With the increasing life expectancy for patients with cystic fibrosis (CF), and a known predisposition to certain cancers, cumulative radiation exposure from radiologic imaging is of increasing significance. This study explores the estimated cumulative effective radiation dose over a 17-year period from radiologic procedures and changing trends of imaging modalities over this period.
Estimated cumulative effective dose (CED) from all thoracic and extrathoracic imaging modalities and interventional radiology procedures for both adult and pediatric patients with CF, exclusively attending a nationally designated CF center between 1992-2009 for > 1 year, was determined. The study period was divided into three equal tertiles, and estimated CED attributable to all radiologic procedures was estimated for each tertile.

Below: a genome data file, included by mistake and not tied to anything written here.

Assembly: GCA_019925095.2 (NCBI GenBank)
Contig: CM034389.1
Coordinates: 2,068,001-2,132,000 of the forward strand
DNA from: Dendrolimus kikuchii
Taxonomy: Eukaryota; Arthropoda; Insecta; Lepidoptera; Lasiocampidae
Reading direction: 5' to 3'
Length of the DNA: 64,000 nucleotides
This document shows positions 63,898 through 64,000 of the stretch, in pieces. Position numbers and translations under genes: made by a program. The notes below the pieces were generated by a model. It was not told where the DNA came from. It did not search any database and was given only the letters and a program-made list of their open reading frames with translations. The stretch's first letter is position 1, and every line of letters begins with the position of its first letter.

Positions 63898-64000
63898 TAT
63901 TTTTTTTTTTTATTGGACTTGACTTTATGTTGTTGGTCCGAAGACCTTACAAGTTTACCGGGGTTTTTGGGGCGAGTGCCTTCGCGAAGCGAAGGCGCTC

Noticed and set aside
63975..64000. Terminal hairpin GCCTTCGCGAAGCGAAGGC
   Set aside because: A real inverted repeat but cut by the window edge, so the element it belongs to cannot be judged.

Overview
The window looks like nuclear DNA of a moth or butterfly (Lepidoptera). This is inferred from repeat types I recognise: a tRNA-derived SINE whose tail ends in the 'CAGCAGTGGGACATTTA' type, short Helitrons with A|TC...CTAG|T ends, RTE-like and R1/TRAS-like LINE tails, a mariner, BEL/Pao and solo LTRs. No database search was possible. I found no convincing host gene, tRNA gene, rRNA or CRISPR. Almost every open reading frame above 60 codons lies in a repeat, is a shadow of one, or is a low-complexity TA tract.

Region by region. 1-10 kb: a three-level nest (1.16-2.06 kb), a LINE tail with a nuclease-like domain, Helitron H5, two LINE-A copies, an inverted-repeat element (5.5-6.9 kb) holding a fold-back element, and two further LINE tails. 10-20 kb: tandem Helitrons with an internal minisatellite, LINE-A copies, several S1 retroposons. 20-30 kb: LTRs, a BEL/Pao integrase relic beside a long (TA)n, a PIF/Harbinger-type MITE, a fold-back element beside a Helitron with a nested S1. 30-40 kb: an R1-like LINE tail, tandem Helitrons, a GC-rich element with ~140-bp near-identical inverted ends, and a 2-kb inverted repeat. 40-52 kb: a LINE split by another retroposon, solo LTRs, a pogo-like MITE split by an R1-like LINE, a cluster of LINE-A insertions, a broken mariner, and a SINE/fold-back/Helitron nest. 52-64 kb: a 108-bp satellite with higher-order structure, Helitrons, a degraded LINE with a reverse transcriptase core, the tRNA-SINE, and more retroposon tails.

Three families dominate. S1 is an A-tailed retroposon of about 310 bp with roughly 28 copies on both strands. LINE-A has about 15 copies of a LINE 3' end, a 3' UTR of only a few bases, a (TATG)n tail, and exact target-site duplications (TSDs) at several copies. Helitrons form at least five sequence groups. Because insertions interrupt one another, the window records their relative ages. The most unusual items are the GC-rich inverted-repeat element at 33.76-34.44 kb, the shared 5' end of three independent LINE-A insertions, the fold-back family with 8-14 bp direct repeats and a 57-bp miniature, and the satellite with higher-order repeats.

Two hundred thirty patients met inclusion criteria (2,240 person-years of follow-up; 5,596 radiologic procedures). CED was > 75 mSv for one patient (0.43%), 36 patients (15.6%) had a CED between 20 and 75 mSv, 56 patients (24.3%) had a CED between 5 and 20 mSv, and in 138 patients (60%) the CED was estimated to be between 0 and 5 mSv over the study period. The mean annual CED per patient increased consecutively from 0.39 mSv/y to 0.47 mSv/y to 1.67 mSv/y over the tertiles one to three of the study period, respectively (P < .001). Thoracic imaging accounted for 46.9% of the total CED and abdominopelvic imaging accounted for 42.9% of the CED, respectively. There was an associated 5.9-fold increase in the use of all CT scanning per patient (P < .001).
This study highlights the increasing exposure to ionizing radiation to patients with CF as a result of diagnostic imaging, primarily attributable to CT scanning. Increased awareness of CED and strategies to reduce this exposure are needed.